Table of Contents Hide
Soaring food prices are contributing to the cost of living crisis (Picture: Getty)
Along with everything else, food prices have been slowly (but surely) rising over the last year or so.
In fact, in the four weeks leading up to April, food price inflation in the UK reached the highest it has in a decade, with shoppers now paying 5.3% more on food than they were a year ago.
Soaring food prices plus the energy price crisis and the general cost of living crisis mean that, according to analysis by the Joseph Rowntree Foundation, households with two workers could be around £392 worse off per month by September 2022.
With this in mind, saving money where possible seems like the only immediate solution.
Natalie Mitchell at Homehow, which helps homeowners save costs on their housing, has shared five money-saving tips to help cut down your yearly food shop bill by around £782.96 by December.
From yellow stickers to meat-free Mondays, here are some simple hacks to cut down your grocery bill.
Five tips to save costs on your food shop
Food prices have risen by 5.3% in a year (Picture: Getty Images)
Make a list
Wasted food equals wasted money.
According to Mitchell, each household throws around 30% of their food shop away each year, equating to around £280.
Making sure you have a shopping list, so you only get what you need, is a great way to cut down on waste.
‘Grocery shopping armed with a list protects a household from making impulse purchases,’ she says.
‘It’s often impulse purchases that pave the way to food waste as a household obtains too many perishable goods that are not used in time and therefore, thrown away.
‘Build a shopping list throughout the week to ensure that you don’t purchase any unnecessary goods.’
Time it right
You can’t beat a yellow-sticker bargain.
If you’ve never found a pack of chocolate eclairs for 30p in the reduced aisle, you’ve honestly never lived.
According to Mitchell, purchasing just three reduced items a week can save up to £13.40 a month, or £107.20 by December.
‘Supermarkets begin to reduce items at the same time every week,’ she says.
‘Get to know the times that your local supermarket does this so you can plan your visits accordingly.’
Try meat-free Mondays
Buying meat from the supermarket can be expensive.
In fact, ditching meat for just one day a week can help save the average person £17.67 per month – that’s just over £140 by December.
‘Of course,’ says Mitchell, ‘it doesn’t have to just be one day, and adding more meat-free days will potentially save even more money.’
Extra tips and tricks to save money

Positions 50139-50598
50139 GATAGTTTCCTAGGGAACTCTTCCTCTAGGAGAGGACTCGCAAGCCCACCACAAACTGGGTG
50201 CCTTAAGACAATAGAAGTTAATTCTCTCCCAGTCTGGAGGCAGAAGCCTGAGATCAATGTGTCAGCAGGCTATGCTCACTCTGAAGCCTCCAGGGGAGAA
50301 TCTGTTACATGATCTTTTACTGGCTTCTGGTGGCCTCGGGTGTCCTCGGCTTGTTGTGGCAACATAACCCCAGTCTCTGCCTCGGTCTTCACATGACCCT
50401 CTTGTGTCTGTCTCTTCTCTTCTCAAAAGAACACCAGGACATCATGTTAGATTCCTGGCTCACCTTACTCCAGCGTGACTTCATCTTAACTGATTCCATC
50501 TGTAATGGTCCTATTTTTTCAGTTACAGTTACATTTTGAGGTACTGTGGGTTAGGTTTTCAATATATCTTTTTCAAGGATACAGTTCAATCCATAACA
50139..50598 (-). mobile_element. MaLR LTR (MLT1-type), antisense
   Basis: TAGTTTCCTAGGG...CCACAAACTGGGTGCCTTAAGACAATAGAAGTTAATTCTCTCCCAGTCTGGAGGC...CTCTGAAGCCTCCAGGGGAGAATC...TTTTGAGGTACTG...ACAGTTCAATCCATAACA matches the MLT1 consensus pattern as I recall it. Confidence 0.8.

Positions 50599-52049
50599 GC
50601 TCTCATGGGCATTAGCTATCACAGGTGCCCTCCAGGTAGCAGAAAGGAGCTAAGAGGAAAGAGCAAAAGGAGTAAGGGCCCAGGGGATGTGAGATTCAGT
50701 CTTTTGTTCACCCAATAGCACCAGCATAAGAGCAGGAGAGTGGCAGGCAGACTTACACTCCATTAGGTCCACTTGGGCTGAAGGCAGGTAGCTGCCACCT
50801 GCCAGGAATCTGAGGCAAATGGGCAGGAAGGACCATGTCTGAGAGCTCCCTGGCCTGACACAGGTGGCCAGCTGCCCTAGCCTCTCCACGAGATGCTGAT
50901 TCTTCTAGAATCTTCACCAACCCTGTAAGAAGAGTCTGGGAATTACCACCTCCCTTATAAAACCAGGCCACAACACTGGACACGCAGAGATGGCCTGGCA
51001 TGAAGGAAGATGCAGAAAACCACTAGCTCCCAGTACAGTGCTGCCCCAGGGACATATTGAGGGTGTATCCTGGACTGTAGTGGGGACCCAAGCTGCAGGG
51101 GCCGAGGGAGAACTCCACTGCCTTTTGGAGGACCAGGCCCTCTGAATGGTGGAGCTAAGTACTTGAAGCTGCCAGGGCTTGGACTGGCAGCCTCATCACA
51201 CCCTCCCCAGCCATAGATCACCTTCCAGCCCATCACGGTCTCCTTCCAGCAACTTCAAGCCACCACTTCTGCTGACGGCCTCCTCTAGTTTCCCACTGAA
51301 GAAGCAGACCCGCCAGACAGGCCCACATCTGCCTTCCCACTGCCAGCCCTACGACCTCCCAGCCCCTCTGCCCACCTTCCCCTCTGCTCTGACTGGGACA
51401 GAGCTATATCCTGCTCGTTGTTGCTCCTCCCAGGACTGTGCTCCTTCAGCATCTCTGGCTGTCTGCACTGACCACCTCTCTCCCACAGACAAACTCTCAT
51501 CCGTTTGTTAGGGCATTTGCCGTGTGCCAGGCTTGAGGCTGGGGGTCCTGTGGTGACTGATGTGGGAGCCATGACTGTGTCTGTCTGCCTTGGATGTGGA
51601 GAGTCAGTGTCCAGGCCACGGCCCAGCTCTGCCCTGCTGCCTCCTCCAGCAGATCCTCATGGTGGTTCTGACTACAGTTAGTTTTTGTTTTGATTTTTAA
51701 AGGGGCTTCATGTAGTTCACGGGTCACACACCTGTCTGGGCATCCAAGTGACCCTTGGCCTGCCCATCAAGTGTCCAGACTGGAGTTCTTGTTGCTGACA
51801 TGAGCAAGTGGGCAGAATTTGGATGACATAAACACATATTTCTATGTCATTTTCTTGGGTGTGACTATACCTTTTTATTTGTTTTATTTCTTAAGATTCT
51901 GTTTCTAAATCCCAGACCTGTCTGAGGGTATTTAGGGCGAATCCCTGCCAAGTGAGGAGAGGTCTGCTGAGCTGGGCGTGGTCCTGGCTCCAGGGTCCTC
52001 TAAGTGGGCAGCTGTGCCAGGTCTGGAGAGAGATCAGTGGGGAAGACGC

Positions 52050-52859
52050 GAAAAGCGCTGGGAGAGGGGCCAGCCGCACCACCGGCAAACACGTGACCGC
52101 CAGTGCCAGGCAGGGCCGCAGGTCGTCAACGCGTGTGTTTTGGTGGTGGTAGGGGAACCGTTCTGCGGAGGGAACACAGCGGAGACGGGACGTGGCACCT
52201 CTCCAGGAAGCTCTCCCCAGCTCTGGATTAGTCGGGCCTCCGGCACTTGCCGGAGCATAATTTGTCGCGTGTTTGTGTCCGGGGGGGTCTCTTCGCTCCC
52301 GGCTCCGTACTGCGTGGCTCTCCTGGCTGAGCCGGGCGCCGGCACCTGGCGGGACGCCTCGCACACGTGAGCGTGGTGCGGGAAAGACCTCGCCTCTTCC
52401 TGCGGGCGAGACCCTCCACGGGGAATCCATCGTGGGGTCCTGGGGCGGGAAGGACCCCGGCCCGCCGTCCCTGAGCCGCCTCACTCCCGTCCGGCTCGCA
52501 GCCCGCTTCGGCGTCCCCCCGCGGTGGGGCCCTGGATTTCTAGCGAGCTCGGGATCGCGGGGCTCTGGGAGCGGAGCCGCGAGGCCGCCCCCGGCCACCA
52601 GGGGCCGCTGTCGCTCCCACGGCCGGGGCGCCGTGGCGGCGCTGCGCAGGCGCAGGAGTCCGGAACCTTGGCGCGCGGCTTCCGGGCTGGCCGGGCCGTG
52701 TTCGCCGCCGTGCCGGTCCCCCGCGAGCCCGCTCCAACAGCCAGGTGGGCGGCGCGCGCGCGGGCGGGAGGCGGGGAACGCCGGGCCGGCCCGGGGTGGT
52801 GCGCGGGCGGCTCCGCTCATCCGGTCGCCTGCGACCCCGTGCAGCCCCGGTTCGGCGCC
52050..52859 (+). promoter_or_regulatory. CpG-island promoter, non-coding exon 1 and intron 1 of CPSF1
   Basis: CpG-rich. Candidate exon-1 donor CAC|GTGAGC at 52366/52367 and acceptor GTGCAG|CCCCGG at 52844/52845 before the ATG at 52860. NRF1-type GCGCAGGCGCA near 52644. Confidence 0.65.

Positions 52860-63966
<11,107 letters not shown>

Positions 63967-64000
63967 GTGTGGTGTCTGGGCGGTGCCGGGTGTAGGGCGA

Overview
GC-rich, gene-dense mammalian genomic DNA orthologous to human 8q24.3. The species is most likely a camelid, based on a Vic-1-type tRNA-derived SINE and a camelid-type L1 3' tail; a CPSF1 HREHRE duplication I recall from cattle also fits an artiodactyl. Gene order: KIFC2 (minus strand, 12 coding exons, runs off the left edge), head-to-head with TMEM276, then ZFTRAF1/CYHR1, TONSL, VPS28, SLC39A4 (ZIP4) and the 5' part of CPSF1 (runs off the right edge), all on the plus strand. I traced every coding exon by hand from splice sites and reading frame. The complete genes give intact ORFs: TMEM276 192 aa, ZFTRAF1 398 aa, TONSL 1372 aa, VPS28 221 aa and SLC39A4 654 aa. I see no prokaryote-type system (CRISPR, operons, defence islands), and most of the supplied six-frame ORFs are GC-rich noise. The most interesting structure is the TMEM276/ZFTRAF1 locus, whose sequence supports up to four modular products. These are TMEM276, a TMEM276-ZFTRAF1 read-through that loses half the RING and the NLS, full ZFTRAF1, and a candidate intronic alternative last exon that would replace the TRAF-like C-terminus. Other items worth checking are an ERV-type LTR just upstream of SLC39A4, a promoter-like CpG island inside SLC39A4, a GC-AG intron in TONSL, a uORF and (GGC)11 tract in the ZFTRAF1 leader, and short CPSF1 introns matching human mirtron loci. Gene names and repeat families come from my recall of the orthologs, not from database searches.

Avoid buzzword labelling
Whether a product is boasting that it’s high in protein, gluten free or packed with electrolytes, buzzword labelling can increase the price of a product.
If you wish to purchase a product that holds any unique features, read the labelling.
Sometimes, the ones that hold the most features are cheaper.
Avoid eyeline brands
Supermarkets tend to place the most expensive brands within eyeline.
Cheaper products can be on the higher or lower shelves.
Be sure to scan all the shelves and not to reach for what is in your eyeline.
Utilise loyalty schemes
Several supermarkets hold loyalty schemes that reward shoppers over the course of their shop.
Ensure that you keep up to date with all of the loyalty schemes of your local shops.
- Natalie Mitchell, Homehow
‘Organising your kitchen can pay dividends,’ says Mitchell.
‘Not only will it inevitably reduce food waste, it’s easier to meal plan and prep.’
Mitchell advises segmenting your cupboards, labelling containers and getting yourself a spice rack.
This will make it easier to see what you have, what you need and avoid duplicate purchases.
‘Research shows that those with organised kitchens save up to £4.75 a week,’ she says.
That’s £152 by December.
Use the world food aisle
The world food aisle is full of wonders – from Twinkies to 30p chickpeas and huge bags of Jasmine rice, it has to be one of my favourite aisles in the supermarket.
And, as it turns out, shopping in the world food aisle can actually save you money.
‘Products in the world food aisle such as soy sauce, rice and spice can be up to 75% cheaper,’ says Mitchell.
‘Shopping in the world food aisle can help you save an average of £3.20 each shop, or £102.40 by December.’
If you want more tips and tricks on saving money, as well as chat about cash and alerts on deals and discounts, join our Facebook Group, Money Pot.
Do you have a story to share?
Get in touch by emailing [email protected].